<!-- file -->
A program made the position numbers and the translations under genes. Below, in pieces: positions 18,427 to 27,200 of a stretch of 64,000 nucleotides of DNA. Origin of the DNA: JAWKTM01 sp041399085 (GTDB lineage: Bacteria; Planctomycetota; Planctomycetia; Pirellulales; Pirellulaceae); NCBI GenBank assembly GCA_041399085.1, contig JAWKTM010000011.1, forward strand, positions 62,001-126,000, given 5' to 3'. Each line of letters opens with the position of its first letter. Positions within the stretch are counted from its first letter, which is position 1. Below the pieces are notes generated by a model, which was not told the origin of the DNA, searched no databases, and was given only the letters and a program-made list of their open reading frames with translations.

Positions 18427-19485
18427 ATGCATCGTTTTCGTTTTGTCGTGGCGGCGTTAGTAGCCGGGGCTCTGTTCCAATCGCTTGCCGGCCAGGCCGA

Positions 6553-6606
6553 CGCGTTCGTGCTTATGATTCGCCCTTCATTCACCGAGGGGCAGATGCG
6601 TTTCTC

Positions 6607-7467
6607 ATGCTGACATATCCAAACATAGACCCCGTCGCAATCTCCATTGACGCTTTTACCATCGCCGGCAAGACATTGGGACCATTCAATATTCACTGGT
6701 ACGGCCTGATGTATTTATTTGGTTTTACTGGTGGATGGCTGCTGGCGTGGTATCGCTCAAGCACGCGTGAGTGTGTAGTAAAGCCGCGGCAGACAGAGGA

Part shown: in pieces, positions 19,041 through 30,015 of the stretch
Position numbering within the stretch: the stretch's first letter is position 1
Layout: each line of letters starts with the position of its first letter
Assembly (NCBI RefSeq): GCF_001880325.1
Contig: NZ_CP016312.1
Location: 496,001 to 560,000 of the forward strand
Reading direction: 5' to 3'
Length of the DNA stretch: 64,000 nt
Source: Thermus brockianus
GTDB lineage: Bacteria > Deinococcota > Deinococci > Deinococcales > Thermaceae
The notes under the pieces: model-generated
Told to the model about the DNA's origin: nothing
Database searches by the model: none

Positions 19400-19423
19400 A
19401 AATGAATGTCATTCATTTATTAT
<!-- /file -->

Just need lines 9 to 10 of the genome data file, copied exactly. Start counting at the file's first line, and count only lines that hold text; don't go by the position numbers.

6701 ACGGCCTGATGTATTTATTTGGTTTTACTGGTGGATGGCTGCTGGCGTGGTATCGCTCAAGCACGCGTGAGTGTGTAGTAAAGCCGCGGCAGACAGAGGA

Part shown: in pieces, positions 19,041 through 30,015 of the stretch